(+234) 8028441183, (+234) 8033206745, (+234) 7066406249, (+234) 8032444762 firstname.lastname@example.org
This is the International General Certificate of Secondary Education [IGCSE] which is taken in over 100 countries worldwide. It is internationally recognized as being equivalent to the GCSE in the United Kingdom.
IGCSE qualifications satisfy the entry requirement for university and are also widely used as a preparation for ‘A’ level, AS, US Advanced placement courses e.t.c.
Grading is on an eight-point scale [A*-G]. Grade C in IGCSE English [both first language and second language] satisfies the “English proficiency requirements” of many universities in the UK and other anglophone countries.
This is the General Certificate of Education Ordinary Level [GCE ‘O’ Level] that serves as a national school-leaving examination. An O level is standard UK qualification usually taken at the age of fifteen/sixteen. O levels are designed to prepare students for academic progression [such as A and AS level study] and to equip them with necessary skills for employment.
O Levels are normally taken in 7 to 9 subjects across the curriculum after 11 years of education. O Level grading is on a five-point scale [A-E]. Universities in many countries, including Canada and the U.S.A, will admit students based on their ‘O’Level performances. Grade C in O level English language satisfies the “English proficiency requirements” of many universities in the UK and other Anglophone countries.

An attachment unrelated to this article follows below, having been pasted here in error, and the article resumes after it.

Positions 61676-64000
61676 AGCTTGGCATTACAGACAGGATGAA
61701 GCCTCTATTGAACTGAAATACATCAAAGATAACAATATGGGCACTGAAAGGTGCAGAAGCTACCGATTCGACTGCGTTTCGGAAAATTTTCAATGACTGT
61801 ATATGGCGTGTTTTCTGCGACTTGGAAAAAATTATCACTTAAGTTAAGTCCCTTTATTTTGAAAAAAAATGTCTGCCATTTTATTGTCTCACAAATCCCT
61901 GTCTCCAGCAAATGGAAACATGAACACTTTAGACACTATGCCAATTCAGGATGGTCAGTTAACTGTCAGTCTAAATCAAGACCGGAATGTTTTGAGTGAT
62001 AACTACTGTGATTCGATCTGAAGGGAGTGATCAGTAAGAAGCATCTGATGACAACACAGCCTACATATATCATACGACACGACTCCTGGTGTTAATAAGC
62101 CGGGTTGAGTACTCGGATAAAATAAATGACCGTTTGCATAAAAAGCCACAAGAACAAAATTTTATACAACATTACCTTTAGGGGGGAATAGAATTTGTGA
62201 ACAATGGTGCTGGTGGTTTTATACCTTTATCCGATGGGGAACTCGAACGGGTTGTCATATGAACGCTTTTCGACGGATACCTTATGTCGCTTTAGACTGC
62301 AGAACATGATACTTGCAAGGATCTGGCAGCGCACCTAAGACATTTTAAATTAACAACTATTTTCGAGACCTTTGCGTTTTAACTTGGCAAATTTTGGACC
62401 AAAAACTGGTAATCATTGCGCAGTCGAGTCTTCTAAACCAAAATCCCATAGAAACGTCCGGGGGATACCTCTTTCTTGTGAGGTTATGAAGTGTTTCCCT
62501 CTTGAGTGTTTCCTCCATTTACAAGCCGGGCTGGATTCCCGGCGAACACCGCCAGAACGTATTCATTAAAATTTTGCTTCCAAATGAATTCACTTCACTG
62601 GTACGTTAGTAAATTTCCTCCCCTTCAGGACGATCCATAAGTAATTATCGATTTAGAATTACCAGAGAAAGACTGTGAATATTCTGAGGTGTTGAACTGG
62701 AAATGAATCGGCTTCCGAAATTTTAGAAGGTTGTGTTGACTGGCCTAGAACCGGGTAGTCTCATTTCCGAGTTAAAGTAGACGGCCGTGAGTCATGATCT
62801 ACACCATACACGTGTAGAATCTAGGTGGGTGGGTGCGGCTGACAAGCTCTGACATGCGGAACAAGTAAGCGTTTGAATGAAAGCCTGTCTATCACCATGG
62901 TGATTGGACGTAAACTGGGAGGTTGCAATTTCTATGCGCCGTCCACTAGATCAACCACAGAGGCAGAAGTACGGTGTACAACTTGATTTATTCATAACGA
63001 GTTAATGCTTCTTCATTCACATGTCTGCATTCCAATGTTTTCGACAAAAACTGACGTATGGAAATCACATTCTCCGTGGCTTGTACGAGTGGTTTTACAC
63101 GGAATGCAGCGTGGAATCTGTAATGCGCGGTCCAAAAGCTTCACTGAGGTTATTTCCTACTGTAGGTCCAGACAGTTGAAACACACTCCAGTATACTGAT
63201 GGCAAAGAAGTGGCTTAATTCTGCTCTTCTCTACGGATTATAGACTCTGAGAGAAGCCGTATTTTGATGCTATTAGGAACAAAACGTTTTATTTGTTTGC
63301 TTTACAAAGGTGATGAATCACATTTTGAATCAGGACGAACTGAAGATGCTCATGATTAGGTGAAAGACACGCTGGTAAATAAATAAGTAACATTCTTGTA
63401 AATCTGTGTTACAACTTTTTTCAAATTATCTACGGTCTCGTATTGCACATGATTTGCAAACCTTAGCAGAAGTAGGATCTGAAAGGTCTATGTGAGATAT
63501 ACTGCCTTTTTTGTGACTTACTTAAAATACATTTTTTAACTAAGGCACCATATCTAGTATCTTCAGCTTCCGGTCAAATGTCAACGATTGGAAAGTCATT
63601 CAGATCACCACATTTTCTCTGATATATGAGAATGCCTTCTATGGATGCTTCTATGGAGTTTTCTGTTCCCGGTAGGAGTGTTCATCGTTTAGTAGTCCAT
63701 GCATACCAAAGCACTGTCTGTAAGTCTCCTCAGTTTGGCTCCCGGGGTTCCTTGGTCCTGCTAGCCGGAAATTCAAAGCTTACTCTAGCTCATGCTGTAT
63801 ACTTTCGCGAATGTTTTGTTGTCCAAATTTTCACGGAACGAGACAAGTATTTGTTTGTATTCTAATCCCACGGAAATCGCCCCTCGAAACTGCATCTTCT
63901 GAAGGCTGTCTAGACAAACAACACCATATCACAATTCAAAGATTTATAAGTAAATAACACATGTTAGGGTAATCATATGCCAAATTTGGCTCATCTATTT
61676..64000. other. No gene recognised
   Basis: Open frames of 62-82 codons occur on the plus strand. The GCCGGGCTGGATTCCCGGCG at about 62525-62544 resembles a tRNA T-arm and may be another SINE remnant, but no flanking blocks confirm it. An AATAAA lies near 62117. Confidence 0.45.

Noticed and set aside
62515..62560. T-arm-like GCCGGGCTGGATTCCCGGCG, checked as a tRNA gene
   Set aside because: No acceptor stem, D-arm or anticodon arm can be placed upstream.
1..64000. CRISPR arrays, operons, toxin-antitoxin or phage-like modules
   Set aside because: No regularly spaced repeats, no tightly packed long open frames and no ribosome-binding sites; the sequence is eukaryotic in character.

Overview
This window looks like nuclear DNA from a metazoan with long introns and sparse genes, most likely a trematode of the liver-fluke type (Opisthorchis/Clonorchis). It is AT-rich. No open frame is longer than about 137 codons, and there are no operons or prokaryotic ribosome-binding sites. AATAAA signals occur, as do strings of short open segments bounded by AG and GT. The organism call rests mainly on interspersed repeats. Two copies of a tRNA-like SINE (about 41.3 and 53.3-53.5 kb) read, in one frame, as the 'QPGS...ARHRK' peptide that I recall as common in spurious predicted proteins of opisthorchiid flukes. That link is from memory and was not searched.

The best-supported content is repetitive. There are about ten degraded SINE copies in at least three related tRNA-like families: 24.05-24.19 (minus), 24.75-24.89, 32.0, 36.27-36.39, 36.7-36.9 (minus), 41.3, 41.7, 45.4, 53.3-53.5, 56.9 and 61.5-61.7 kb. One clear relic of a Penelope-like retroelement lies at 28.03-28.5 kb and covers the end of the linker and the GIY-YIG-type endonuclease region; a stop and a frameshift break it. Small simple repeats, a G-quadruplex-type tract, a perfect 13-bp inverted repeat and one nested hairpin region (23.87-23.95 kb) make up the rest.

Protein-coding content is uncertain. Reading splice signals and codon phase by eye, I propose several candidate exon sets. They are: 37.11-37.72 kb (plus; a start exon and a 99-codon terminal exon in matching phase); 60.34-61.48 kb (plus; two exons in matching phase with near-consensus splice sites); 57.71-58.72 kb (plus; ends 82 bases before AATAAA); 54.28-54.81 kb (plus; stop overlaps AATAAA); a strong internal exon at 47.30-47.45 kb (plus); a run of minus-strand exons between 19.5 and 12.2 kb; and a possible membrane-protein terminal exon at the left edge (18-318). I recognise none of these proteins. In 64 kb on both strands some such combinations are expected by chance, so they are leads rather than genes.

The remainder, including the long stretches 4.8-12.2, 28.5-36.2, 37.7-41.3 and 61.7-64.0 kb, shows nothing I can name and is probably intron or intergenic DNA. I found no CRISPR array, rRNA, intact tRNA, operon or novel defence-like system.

This is the General Certificate of Education Advanced Level (GCE ‘A’ Level). GCE A Level qualification is used internationally as pre-University requirement. These exams are usually taken after 13 years of education and are based on approximately 360 hours of guided learning normally over a two year period. A levels are highly specialized and a student will normally take three subjects. Although, occasionally, exceptional students take four.
A levels was introduced in 1951 to replace the previous award, the Higher School Certificate (HSC). The most recent changes to A-levels began in 2001, when the government introduced curriculum 2000 which split the A-Level into two parts , viz; AS & A2 exams .The new GCE A-Level qualifications are based on the six units of which is divided into two equal life. Three of these units constitute the GCE ‘AS’ qualification representing the first half of the full A-level. The other three units constitute the second half of the GCE A-level and are known as A2.
Satisfactory achievement in ‘AS’ and ‘A2’ units results in the award of an A-level qualification. It is possible to sit only for ‘AS’ modules in which only an ‘AS’ grade would be gained. This is worth half the points a full A-level would be on the UCAS tariff / point system.
This is the General certificate of Education Advanced subsidiary levels. AS became available for the first time in 2001. The subsidiary is a new way of facilitating stage assessment.
The subject content of the new A level syllabuses has been subdivided into two parts; the AS syllabus content which is expected to be covered in the first half of the course, and the A2 which is normally taken at the end of the second year of study.
The Advanced Subsidiary is worth half the points of a GCE Advanced Level qualification in terms of the UCAS tariff.
Good A-level results can give you access to undergraduate studies at some of the best higher education learning / institution in the world.
A-level qualifications can also give you access to Professional and Vocational courses.